I founded Bloom Money to bridge this gap. Bloom provides the technology for migrant communities and communities of colour to safely and securely take part in community-led borrowing and saving. Our vision is to create the opportunity for everyone, regardless of where they come from, to build a prosperous financial life.

What is the greatest challenge you have had to overcome in your career and what lessons have you learned from it?

The greatest challenge I’ve had to overcome in my career is working through impostor syndrome, the idea that I do not deserve to be where I am or that people will “find me out.” As a woman of colour working in a predominantly white, male industry, it can be daunting to own my expertise and my authority. As a result, I used to work harder to prove my place at the table.

One thing I’ve learned is that many other people, particularly women, feel this. But the other thing I’ve learned is that a lot of people I worked with or thought would find me out didn’t have the expertise I had or the experience and perspective that I had. 

What do you see as your greatest achievement?

To be honest, taking the leap to become a full-time FinTech founder was the riskiest and most fulfilling thing I’ve ever done. I have already learned so much and grown immensely from taking responsibility for not just myself, but also my team, and most importantly - the people I serve.

Before founding Bloom Money, I often pointed out the lack of female founders in FinTech (it is estimated that 7% of FinTech companies globally have a female founder) and the woeful funding that goes to female founders more broadly (in 2020, 2.3% of venture capital funding went to female-led businesses). Now as a founder living it every day, I am more determined than ever to succeed and build Bloom to equip all of us for a brighter future.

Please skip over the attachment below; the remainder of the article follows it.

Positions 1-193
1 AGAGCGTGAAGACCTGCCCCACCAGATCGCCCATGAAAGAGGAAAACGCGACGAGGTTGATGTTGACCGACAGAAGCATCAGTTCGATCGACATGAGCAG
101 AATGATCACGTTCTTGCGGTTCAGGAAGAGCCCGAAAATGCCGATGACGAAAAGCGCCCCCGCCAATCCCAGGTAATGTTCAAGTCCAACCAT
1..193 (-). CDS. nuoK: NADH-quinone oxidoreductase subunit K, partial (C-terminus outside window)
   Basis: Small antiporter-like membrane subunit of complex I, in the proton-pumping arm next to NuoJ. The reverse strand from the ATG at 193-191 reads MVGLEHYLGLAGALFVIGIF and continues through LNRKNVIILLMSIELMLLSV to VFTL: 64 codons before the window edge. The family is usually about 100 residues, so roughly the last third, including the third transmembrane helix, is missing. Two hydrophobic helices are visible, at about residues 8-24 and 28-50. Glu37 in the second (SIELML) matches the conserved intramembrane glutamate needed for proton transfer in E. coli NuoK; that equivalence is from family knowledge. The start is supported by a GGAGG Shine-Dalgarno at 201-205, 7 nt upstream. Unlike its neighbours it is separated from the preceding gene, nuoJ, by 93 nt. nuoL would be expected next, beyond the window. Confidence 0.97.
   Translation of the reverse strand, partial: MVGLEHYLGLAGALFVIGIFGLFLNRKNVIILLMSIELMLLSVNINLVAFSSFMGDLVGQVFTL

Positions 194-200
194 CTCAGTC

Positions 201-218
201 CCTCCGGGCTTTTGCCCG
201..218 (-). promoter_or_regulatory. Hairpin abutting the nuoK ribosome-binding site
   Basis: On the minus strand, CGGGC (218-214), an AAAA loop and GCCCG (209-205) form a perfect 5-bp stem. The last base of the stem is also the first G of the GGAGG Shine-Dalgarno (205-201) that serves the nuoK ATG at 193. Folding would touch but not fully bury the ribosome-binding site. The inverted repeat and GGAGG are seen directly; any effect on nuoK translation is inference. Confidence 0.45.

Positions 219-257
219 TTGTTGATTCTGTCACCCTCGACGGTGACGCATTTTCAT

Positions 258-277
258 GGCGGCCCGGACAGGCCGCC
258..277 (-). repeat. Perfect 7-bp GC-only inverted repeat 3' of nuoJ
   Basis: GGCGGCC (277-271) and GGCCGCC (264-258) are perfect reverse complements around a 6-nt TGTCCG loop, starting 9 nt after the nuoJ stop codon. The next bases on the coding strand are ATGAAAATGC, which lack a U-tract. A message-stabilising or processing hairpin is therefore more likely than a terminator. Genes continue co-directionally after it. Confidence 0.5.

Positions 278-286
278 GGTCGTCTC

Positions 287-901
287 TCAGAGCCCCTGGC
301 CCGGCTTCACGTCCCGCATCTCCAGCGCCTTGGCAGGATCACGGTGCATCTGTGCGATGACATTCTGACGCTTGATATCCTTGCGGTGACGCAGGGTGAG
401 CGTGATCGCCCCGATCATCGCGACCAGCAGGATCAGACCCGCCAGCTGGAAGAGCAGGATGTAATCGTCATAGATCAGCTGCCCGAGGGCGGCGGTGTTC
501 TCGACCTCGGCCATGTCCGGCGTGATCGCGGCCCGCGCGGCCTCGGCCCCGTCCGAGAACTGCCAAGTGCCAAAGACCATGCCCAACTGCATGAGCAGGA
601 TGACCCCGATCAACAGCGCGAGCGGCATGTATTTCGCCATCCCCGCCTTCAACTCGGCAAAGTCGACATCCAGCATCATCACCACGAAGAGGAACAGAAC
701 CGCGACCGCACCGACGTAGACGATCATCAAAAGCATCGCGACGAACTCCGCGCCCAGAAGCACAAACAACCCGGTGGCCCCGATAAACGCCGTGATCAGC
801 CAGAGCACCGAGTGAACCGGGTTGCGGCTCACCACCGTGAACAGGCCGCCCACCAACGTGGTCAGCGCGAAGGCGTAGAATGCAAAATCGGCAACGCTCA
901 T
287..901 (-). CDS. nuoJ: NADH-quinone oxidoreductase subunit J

Fundraising has been a whole new experience and it has been challenging but rewarding to share the vision of Bloom and have people willing to invest in a future where everyone can prosper. There is a parallel story here in that I am actively seeking out a diverse set of investors in my business. By diversifying who invests in private businesses, the returns can then be reinvested into diverse founders building solutions to problems and challenges they come up against in their lives.

This year we are celebrating the 125th anniversary of LSE. What is your fondest memory whilst you were studying with us?

My fondest memories at LSE are all the people. Whether it was a GMiM Happy Hour meeting alumni or in the library discussing Agency Theory in preparation for our Foundations of Management exam, it was always my brilliant classmates and professors who made my two years at LSE unforgettable.
A group of us recently met up in New Delhi to celebrate the wedding of one of our classmates. We still stay connected and support each other whether looking for a new job or starting a new business. In fact, my best friends from LSE have become my rocks as I’ve started my entrepreneurial journey doing everything from reviewing copy to looking over my financial models to introducing me to potential investors. It’s a truly incredible group of people.